With Android 12L, Google wants developers to think about tablet first, not mobile first

After years of leaving Android tablets weak, Google is finally upping the ante again with Android 12L, a surprise release of Android 12 that focuses on improvements for tablets, foldables, and other big screens. Although this version has just been released in stable condition, it hasn’t actually made it to any related device that it can really take advantage of, but Google is just getting started. The company shared a YouTube video on its Android developer channel, talking about how tablets and other big-screen devices are committed to taking over laptops in shipping numbers, and how developers should rethink their mobile approaches first.


Rich Miner, Android co-founder and chief technology officer for tablets, talks about how early Android tablets were often used as media consumption devices rather than content creation machines, with usage and shipments stagnating over the years as this has remained largely the only use case for Android devices. on the big screens. Miner reports that in 2019, there has been a shift in Android tablets. Screens were bigger and keyboard accessories became more popular, making Android tablets more productivity-friendly than ever.

Miner acknowledges that without any improvements on the part of Google but instead from third-party manufacturers, these growing tablets with keyboard extensions came into use for creativity and productivity, as the Covid-19 pandemic acted as an accelerating factor. “Tablets turned out to be very capable and less expensive than a laptop,” he says, all while providing portability.

With Android 12L, Google is finally back in the same game and bringing some unified tools to developers and device manufacturers alike, giving them guidance on how to design app interfaces around large landscape screens. In fact, the company hopes to offer the tools to make apps expand well in both horizontal and vertical directions across tablets and foldables, with the Android 12L taskbar allowing for quick switching between productivity apps and offering an easy way to get into the split screen.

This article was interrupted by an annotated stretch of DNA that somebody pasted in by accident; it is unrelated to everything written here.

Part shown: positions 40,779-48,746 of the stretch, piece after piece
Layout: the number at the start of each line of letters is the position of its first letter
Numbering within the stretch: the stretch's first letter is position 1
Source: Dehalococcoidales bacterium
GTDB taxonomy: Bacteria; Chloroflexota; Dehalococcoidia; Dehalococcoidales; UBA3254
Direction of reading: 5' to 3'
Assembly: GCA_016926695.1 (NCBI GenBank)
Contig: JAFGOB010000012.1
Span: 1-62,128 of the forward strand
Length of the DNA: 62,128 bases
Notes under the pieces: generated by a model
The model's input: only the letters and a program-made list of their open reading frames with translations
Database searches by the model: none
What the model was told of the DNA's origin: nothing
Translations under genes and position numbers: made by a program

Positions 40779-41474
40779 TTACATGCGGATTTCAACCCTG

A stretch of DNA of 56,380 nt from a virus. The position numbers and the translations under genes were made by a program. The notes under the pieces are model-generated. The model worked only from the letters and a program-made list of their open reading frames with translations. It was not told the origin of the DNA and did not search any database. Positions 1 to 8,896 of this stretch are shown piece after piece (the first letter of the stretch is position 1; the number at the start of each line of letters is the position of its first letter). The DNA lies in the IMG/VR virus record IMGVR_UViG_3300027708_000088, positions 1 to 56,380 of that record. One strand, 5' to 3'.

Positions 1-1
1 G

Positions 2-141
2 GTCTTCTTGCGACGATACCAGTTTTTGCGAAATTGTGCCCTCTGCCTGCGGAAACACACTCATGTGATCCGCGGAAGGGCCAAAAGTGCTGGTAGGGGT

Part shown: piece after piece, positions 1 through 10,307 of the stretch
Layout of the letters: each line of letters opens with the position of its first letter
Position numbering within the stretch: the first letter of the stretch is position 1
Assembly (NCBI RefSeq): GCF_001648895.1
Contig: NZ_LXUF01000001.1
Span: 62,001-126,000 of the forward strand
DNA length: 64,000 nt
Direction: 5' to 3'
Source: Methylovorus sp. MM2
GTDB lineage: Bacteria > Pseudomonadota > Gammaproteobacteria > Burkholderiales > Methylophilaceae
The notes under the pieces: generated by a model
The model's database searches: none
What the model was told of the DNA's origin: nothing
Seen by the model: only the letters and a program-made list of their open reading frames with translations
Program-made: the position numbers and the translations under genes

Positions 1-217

As the Android tablet market grows, Rich Miner hopes to bring a shift in focus for developers. “I actually think there will be another wave of apps that think of the tablet first,” he says in the video, in contrast to the mobile-first logo we’ve been accustomed to for years. “What can I do with this bigger screen that I can’t easily do with something that’s physically attached to a keyboard?”

While Google could have started taking advantage of this trend quite early on, it didn’t do much to help third-party manufacturers until recently. The company neglected tablets and large-screen devices for so long that Google stopped selling its own and not adding any groundbreaking new features to the Android tablet platform. While the company still doesn’t offer its own foldable tablets or devices, Android 12L represents a clear shift in its priorities, being the company’s first release targeting large screens almost exclusively, like the 2011 Honeycomb.

Let’s just hope that after 10 years, the company has actually managed to gain a foothold in the tablet market – and not leave it to Apple and its excellent ecosystem of existing applications for tablets. Apple really is years ahead of Google when it comes to apps and workflows designed with tablets in mind, even if many people still prefer to work on laptops.

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